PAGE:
If we start from history then, the earliest written legal source on marital rape in the UK appeared in a 1736 treatise entitled History of the Pleas of the Crown by Sir Matthew Hale, a former Chief Justice of the Court of King’s Bench in England. Hale argued that “the husband of a woman cannot himself be guilty of an actual rape upon his wife, on account of the matrimonial consent which she has given, and which she cannot retract”. This

perspective proved “extraordinarily influential” in other countries, many of whom published similar legislation, according to Professor Jill Elaine Hasday.

In 1822, barrister John Frederick Archbold published the mammoth legal tome Pleading and Evidence in Criminal Cases, which remains the leading practitioners’ text for criminal

lawyers in England and Wales. In it, he reiterated the position that a husband “cannot be guilty of a rape upon his wife”.

This remained the legal reality until a landmark court judgment in 1991. The previous year, a man identified only as “R”, was convicted of attempting to rape his wife, but challenged the decision citing the marital rape exemption laid out by Hale and Archbold.



Marital rape is outlawed in most countries around the world, but a review of laws in 82 countries by women’s rights organisation Equality Now between 2014 and 2015 found ten countries currently allow spousal rape. It was found that still in many countries the marital rape is legal these countries are Ghana, India, Indonesia, Pakistan, China, 13 African countries, all middle east countries, Qatar, Jordan, Nigeria, Singapore, Srilanka and Israel.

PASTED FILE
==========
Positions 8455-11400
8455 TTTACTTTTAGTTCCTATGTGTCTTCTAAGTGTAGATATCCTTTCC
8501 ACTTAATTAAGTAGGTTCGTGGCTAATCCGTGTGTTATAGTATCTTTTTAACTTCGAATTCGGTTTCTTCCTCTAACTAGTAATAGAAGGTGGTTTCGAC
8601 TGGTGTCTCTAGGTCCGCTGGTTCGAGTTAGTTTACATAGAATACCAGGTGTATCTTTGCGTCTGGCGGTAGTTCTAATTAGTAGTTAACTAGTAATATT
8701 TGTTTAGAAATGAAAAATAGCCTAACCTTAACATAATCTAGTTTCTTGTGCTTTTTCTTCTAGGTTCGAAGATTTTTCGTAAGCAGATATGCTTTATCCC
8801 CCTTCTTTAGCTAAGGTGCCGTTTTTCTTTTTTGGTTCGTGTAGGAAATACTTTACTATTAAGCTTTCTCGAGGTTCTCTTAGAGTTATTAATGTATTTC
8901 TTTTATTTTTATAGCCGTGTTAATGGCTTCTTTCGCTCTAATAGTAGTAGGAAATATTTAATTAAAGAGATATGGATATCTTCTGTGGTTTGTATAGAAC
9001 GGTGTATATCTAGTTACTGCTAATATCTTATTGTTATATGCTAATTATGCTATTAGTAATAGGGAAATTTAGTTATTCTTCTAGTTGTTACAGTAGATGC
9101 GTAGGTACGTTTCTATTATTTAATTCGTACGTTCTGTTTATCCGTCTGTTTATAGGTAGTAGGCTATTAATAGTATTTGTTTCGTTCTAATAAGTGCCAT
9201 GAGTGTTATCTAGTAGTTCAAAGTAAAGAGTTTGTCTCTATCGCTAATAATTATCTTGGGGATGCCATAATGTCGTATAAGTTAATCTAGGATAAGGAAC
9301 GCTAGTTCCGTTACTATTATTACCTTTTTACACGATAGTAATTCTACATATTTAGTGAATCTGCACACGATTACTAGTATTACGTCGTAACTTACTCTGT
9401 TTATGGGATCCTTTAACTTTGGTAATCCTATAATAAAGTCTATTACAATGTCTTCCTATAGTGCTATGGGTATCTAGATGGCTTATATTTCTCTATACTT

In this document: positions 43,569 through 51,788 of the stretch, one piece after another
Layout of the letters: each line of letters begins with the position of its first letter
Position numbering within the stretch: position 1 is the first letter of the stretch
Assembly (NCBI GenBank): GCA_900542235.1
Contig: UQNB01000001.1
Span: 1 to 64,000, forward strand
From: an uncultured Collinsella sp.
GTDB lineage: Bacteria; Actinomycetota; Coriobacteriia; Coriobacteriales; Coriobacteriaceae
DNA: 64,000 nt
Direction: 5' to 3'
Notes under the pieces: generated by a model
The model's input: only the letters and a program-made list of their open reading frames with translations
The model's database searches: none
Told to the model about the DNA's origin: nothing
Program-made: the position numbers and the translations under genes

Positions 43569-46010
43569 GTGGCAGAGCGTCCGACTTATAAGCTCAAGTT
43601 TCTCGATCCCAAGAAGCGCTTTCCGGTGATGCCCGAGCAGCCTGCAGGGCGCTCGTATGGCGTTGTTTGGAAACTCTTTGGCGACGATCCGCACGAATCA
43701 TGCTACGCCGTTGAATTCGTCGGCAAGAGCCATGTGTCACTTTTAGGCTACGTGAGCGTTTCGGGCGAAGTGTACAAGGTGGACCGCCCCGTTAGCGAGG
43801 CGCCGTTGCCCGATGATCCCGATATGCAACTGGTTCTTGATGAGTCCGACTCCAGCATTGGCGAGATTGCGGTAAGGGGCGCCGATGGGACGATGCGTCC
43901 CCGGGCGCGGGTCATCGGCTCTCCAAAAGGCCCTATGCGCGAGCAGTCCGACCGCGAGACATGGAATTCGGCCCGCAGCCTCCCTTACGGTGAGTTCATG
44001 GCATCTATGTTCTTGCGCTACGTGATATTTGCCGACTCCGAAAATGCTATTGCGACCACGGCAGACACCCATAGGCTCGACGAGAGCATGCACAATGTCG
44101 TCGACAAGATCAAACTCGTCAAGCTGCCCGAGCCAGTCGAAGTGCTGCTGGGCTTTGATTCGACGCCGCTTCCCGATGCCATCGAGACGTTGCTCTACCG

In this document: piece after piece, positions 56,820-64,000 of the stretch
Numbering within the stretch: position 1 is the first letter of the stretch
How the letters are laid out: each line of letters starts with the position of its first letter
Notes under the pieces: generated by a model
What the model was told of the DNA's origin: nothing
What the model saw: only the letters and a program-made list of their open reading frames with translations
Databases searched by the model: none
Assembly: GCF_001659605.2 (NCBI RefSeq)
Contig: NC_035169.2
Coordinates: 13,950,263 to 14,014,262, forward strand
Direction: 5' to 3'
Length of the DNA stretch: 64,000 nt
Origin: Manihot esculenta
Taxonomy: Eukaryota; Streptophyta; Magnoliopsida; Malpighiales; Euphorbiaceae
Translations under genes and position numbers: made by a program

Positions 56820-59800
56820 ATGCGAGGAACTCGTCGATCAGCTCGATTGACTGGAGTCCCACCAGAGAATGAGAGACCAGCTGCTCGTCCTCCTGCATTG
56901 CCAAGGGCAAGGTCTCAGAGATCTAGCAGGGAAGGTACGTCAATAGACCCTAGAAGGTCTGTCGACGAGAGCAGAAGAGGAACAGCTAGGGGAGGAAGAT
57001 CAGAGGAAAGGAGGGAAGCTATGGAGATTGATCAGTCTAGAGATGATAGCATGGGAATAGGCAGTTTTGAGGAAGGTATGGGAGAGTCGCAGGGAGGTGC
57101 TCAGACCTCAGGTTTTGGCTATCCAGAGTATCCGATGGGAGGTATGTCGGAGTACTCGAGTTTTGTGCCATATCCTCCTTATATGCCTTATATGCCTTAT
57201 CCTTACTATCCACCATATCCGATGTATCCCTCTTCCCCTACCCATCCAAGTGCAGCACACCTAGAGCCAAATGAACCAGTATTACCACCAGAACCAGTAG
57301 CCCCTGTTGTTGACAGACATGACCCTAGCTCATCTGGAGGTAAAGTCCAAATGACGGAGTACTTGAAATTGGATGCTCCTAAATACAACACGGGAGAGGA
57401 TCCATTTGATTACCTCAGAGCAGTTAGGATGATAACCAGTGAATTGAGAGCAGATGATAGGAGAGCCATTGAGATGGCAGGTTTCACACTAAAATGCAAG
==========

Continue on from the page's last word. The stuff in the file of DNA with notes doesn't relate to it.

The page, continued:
Countries Who Criminalize The Marital Rape:

United States of America where the largest democratic and the powerful country whose laws and political or the military background are well known to everyone in this country. The US law have the punishment for the marital or the spouse rape in their own country. In

1970s the marital rape was legal in all 50 US states. But after the 1975 in the case Oregon v. Rideout where the court first hold a marital rape case.

In this case 1977, Oregon passed a law removing marriage or cohabitation as a legal defence to a charge of rape. In 1978, Greta Rideout brought a charge of rape against her husband under the 1977 law. The alleged assault according to Greta Rideout occurred October 10, 1978, at their apartment in North Salem. Having been arguing recently and facing threats of violence from John, she had refused to have sex with him and attempted to leave the house. He then brought her back to the apartment and forced himself on her. When she tried to report this to the police, she was told according to Oregon law she had to wait two days to make a rape charge. He was then arrested a week later and the trial began two months after that on December 19, 1978. John became the first man in the United States to be charged with raping his wife while he was still living with her. There were other cases of marital rape charges brought before the courts in the United States prior to this, but they did not involve couples who had been cohabitating.





Communication, honesty and respect make sexual relationships better. Asking for and obtaining consent shows respect for yourself and your partner. It eliminates the entitlement that one partner might feel over the other. Neither your body nor your sexuality belongs to someone else.